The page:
Insight versus Prius

Posted by: David Welch on March 18, 2009

Honda_Insight_2010_08.jpg

In this corner, the challenger, weighing 2,700 pounds, the Honda Insight. Honda is taking aim at Toyota’s hybrid crown with its new Insight, a five-passenger gasoline-electric hybrid that will get more than 40 miles per gallon. That’s a shout less than the 50 mpg Toyota’s new Prius can get. But Honda’s boast is that the Insight will be far cheaper. You can get the joy of hybrid technology for under $20,000.

Well barely under $20,000. The Insight starts at $19,800 and tops out at $23,100. By comparison, the Prius starts around $23,000 and the touring model can sell for more than $25,000. It’s hard to say what the hybrid premium is for an Insight. There’s no gasoline-only version. It costs about $4,000 more than a Honda Fit, but it’s a little bigger than a Fit.

Honda will find buyers even with gasoline selling for less than $2 a gallon. But good luck unseating the Prius. Jim Hall, principal of 2953 Analytics, makes a great point. Toyota’s hybrid system drives only in the refined silence of electric drive when you first hit the accelerator. The gasoline engine kicks in later. There are times when a Prius driver is green as can be. Honda’s hybrid system is almost always burning gas. It can’t launch off the line in electric mode and it’s tough to drive it without burning gasoline. So the techies and green buyers will think the Prius is a better hybrid. In that sense, Hall says, Toyota has defined what a true hybrid is.

The other problem is that the Insight actually looks like a Prius. To get the aerodynamics needed to boost fuel economy, Honda created the same silhouette. So basically, it’s a budget Prius. Honda will have to sell it on price. That, too, has a booby trap. If Toyota wants to take aim at Honda, they could slap a $1,000 or $2,000 rebate on the Prius and the difference in the monthly payment would be negligible to all but the most thrifty buyers. Plenty of Hondaphiles will go for the Insight. But Prius owners will piously stick with Toyota.

Reader Comments

Paul Rogers

March 20, 2009 4:27 AM

I think you might be a little short on the facts. The new Insight under certain conditions can drive upto 29mph on electric only. and yes the Prius can drive off in silence but when the batteries soon start to discharge the "cold" prius engine starts and runs at a near fixed high rpm consuming lots of fuel whilst it charges the batter. The parallel design of the Honda insight is far more efficient than the Parallel/Series design of the Prius. And lets not forget that if you should have a problem with the main batteries on either car, the Prius is going nowhere but the Honda can still be driven as a conventional ICE powered vehicle....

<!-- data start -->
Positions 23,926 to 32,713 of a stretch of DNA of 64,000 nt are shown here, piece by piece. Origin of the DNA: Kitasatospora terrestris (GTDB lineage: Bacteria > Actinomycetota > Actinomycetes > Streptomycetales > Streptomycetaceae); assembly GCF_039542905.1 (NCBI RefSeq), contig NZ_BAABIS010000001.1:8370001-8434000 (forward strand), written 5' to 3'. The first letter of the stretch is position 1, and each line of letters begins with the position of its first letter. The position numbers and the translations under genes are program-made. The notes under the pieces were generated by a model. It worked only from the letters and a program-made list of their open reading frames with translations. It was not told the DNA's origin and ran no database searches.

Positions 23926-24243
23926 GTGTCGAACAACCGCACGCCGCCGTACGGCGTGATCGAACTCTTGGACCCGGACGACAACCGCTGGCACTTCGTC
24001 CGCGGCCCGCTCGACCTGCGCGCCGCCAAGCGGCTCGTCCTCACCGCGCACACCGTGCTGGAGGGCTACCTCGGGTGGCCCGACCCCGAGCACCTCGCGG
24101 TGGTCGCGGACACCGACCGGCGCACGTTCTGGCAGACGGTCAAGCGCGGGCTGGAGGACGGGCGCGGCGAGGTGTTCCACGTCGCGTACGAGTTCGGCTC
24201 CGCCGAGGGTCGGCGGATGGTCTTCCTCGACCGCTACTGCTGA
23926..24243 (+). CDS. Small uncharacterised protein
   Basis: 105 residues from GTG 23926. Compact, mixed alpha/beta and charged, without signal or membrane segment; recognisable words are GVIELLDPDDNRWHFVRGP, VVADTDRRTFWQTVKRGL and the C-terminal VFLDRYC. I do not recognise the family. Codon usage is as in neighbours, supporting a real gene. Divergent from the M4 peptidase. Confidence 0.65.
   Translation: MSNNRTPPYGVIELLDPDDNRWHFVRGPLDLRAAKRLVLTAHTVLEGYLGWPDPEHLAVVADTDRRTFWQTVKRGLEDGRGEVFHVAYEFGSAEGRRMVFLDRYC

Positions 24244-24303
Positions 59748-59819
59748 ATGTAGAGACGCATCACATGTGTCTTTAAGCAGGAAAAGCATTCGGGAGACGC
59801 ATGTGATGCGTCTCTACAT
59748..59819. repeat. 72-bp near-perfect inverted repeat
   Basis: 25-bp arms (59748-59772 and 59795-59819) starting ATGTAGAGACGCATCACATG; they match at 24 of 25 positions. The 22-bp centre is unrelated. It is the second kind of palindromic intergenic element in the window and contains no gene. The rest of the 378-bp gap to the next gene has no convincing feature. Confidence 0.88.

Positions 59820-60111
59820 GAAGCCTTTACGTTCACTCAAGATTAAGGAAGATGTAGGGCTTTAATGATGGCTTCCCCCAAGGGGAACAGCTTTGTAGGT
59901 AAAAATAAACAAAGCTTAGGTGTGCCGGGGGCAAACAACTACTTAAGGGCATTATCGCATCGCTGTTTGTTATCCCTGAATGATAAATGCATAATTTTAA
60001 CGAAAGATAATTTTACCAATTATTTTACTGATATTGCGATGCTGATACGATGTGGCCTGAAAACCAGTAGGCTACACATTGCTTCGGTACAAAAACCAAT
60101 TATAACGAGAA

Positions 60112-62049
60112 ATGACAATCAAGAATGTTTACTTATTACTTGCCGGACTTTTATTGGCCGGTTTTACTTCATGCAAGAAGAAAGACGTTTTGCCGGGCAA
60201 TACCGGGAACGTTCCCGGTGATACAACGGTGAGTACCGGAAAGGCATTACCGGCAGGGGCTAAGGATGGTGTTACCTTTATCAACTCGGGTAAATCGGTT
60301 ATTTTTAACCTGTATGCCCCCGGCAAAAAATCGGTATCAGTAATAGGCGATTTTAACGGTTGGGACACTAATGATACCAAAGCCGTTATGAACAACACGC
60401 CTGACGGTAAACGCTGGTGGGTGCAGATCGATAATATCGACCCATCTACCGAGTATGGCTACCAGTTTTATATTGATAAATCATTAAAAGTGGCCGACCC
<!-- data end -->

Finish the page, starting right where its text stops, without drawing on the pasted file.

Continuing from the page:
Signed Paul (owner of a MKI Insight 103K miles)

Paul Rogers

March 20, 2009 4:43 AM

On a recent trip to the States, my host took me out in his Jeep and I was shocked to see the fuel returns he was getting under normal driving conditions. His Jeep was a few years old and was typical of so many old "gas guzzles" also still in circulation. Under the bonnet the fuel linkage was a simple design and also linked to the Auto box to determine the gear change point. I made a simple adjustment to the linkage so that the auto box change-up speeds happened earlier. This 5 minute adjustment over the following week returned an improvement in fuel economy of nearly 20% so lets forget all the new technology for a while and replect on simple ways to get more returns for your hard earned Buck.

sbk

March 20, 2009 10:09 AM

A couple of points:

The Insight has an electric only mode though it probably switches to the ICE sooner than the Prius. This probably has more to do with the storage capacity of the onboard battery than the hybrid design.
If the Insight can achieve good mileage with a smaller battery and simpler drive train, I would argue that it is better from an environmental and reliability point of view.
Another thing to consider is the driving experience on both cars. Lastly, the Insight design cues are borrowed from the CRX and the original Insight both of which pre-date the Prius.

David Welch

March 20, 2009 10:42 AM

David Welch here. I’m the magazine’s Detroit bureau chief and writer of this blog post. Let me clarify one thing readers have pointed out. The Insight can drive in electric-only mode, but it cannot launch off the line using just the electric motor. That’s a subtle difference but a key for hybrid drivers. The Prius also drives longer in electric mode. Like I said, a subtle difference, but it’s the kind of thing that hybrid nerds will debate in the same way that sports car geeks brag about their zero-to-60 times.